The soldiers looked at us with a kind of grudging respect as we lined up to sign the legal waiver. ("Knowing the dangers I declare that from my own free will I take all risks upon myself, and give up any claims whatsoever towards the state of Israel, the Ministry of Defence and their employees and soldiers in connection with any bodily damage or death, caused by my presence in the closed area.") Activist Edith Ohri took the soldiers by surprise by adding "except if I am shot at by the Israeli army" in a handwritten reservation.

We were through but without means of transport - the Gush Shalom bus from Tel-Aviv and the bus with Jerusalem activists had to be left behind at the military parking lot. But a phonecall to our Palestinian contacts soon brought a convoy of vans, bearing posters of Arafat and the inscription "official delegation" taking us and a group of Arab dignitaries from the Galilee to Ramallah's city center. Nearly every passing car sported an Arafat poster, and the small children at the street corners were selling them: Arafat smiling, Arafat saluting, Arafat and the Jerusalem mosques, Arafat with president Chirac and the crossed flags of Palestine and France...

On the radio, we heard reports from Cairo, where diplomats and world leaders were paying hommage to Arafat in a rather sterile ceremony. At the gates of the Muqata - a place well-known to us from our visits to the beleaguered Arafat - there had already gathered a considerable crowd, though it was still hours before the helicopter could be expected. Our identity as Israelis was manifest from the round two-flag stickers we all wore, and which were very much sought after by the Palestinian youths; we were prepared for that and distributed quite a lot.

We were treated as VIPs, and the Palestinian police made valiant efforts to let us in, through the narrowly opened gate, while keeping the rest of the crowd out. The youths around us would have none of that, and that the fact that so many of them wore our stickers made it difficult for the police to distinguish. The crowding became unbearable; some of us had gotten in, others decided to give up the privilege and stay outside. The youngsters however were relentless. Some started climbing over the gate itself, others made risky acrobatic feats of clambering via the half- ruined buildings (reminders of Israeli bulldozers). It became a wild melee between police on the one side and the ever increasing number of Palestinian youngsters trying to get in. Outnumbered and not using other means than their bare hands the police were eventually unable to prevent the gate from being forced open.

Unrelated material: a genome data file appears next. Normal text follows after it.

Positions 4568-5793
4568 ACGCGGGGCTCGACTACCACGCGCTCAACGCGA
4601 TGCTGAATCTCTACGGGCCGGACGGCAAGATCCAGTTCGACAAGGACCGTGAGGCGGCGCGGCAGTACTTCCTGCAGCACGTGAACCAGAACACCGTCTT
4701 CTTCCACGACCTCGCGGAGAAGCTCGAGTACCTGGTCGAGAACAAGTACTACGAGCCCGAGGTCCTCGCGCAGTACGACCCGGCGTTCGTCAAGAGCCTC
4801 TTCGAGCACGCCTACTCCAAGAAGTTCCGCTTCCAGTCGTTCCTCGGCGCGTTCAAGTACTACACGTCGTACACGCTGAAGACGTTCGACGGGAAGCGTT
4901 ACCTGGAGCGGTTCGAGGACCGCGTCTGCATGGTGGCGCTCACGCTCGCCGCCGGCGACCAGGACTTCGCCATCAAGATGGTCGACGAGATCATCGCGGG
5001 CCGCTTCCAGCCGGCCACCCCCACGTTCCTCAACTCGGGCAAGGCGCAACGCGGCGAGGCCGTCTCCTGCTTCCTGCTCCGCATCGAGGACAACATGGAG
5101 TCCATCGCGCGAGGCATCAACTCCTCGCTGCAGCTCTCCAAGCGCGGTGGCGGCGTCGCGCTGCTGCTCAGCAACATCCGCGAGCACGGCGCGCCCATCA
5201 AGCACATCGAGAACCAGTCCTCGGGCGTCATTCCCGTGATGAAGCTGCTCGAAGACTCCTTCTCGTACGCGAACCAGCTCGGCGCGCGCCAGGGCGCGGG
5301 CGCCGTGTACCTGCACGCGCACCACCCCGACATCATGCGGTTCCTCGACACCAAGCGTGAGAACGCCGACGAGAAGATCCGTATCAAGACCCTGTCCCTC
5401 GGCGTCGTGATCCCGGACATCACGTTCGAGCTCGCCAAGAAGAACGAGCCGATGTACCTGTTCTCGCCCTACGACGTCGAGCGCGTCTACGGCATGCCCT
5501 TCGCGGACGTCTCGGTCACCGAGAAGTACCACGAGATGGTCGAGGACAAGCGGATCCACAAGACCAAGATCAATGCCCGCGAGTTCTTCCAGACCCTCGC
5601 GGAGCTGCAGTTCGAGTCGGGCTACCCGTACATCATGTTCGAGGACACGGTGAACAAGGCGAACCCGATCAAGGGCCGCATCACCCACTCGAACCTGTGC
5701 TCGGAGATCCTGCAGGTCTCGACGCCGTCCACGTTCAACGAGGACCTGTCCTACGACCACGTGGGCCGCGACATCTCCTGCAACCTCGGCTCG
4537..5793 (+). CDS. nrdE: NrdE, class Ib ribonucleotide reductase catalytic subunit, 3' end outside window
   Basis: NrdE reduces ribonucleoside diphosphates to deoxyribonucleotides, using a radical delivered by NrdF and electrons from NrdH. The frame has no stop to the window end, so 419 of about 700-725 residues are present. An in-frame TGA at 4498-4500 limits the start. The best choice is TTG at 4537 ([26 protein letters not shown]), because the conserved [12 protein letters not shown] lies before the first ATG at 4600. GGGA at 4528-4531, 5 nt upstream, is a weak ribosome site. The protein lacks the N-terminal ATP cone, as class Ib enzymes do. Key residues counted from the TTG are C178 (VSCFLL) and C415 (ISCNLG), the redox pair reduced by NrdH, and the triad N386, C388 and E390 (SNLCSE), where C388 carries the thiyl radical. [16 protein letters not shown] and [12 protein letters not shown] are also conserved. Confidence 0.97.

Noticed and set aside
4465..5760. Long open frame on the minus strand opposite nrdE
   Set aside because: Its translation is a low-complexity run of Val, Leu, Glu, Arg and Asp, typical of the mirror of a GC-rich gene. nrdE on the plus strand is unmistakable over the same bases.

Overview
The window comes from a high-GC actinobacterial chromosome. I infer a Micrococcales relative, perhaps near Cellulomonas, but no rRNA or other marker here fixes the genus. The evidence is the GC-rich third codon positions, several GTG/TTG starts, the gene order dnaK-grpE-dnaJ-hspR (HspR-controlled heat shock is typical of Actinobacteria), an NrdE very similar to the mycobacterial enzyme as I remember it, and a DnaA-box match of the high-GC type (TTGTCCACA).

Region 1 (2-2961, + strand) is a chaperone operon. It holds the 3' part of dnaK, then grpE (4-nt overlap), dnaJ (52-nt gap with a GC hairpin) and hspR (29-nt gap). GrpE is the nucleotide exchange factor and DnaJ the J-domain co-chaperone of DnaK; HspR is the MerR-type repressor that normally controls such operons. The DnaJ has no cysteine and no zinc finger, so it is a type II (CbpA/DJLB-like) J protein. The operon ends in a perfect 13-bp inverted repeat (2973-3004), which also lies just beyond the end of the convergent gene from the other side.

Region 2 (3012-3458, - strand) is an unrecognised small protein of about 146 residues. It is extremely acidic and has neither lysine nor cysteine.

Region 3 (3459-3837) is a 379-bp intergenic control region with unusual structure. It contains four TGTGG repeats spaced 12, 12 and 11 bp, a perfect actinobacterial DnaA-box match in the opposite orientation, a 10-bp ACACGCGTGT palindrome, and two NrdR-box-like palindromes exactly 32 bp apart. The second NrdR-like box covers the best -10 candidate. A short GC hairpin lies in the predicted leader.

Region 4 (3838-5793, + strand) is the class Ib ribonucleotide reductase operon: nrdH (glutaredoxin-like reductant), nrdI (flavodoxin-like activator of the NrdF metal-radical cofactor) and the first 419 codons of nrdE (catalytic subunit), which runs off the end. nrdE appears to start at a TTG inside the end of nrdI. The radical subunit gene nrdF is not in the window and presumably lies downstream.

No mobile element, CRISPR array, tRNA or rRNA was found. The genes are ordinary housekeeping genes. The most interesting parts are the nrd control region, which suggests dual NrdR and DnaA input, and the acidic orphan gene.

"With our blood and souls we'll redeem you Abu Ammar!" chanted the crowd pouring in. Palestinian national flags were waved in enormous profusion, among them a French and a Canadian flag of international volunteers and the banner of an Italian trade-union. Women in traditional clothes, who were there too, were seen crying. Forward we marched through past the multi-storey Arafat banners covering all buildings. The grave had been dug at the far end of an open space within the compound - all buildings which had been there having been razed to the ground by the IDF in 2002. Now this space, the size of several stadiums, was filled to the absolute limit. People were clinging to the tops of trees, and every building all around was covered with swarms of onlookers. Suddenly, fingers were pointing into the blue sky, where some had already discerned approaching black dots: "He is coming! He is coming!" It was a surrealistic moment, the helicopters bringing Arafat's coffin down from heaven. "Yasser, Yasser", came the cry from tens of thousands of throats. A lot of shooting in the air, and the smell of cordite. Though not fond of this ritual, we realized its meaning after two years in which the Israeli army adopted the habit of shooting to death any Palestinian seen with a gun.

The people who saw it on live broadcast saw it better than we: the crowds surging to the opening helicopter doors, straining to touch the coffin. But the emotional spontaneity did not become chaos, and some time later a car with the coffin and green-uniform exultant police sitting on top passed near where we stood.

Indeed, some of the planned ceremony did not take place, but we have witnessed something much more meaningful: the vitality of the source upon which Arafat's leadership drew, the love of an oppressed people for the symbol of their struggle to be free. Without grassroots struggle there would never have been the Palestinian Authority, and the people now in charge know that for a new mandate, that is where they have to turn.

Adam Keller & Beate Zilversmidt